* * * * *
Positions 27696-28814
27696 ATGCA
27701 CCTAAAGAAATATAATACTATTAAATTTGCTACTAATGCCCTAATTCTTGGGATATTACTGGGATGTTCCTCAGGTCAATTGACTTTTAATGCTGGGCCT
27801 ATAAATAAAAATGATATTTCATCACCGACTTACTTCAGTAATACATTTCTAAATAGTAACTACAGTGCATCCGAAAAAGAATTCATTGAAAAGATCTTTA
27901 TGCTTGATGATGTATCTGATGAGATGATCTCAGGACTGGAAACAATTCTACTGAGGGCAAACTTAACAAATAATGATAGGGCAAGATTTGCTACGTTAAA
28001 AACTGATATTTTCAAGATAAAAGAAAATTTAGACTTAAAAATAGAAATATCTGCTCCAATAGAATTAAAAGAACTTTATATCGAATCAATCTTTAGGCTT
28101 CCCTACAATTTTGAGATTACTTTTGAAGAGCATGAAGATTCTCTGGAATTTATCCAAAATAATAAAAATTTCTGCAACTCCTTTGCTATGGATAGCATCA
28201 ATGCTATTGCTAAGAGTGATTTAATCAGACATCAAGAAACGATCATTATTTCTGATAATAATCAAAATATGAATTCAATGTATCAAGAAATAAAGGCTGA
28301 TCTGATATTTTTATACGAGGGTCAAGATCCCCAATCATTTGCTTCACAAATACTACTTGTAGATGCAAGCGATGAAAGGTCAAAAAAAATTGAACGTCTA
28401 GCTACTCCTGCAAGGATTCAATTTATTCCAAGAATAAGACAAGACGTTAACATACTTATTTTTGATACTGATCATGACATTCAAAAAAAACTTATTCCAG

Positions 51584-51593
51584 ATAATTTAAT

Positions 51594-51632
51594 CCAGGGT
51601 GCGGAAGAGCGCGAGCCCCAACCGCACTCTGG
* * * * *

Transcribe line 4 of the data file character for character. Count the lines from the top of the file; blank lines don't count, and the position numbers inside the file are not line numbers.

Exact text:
27801 ATAAATAAAAATGATATTTCATCACCGACTTACTTCAGTAATACATTTCTAAATAGTAACTACAGTGCATCCGAAAAAGAATTCATTGAAAAGATCTTTA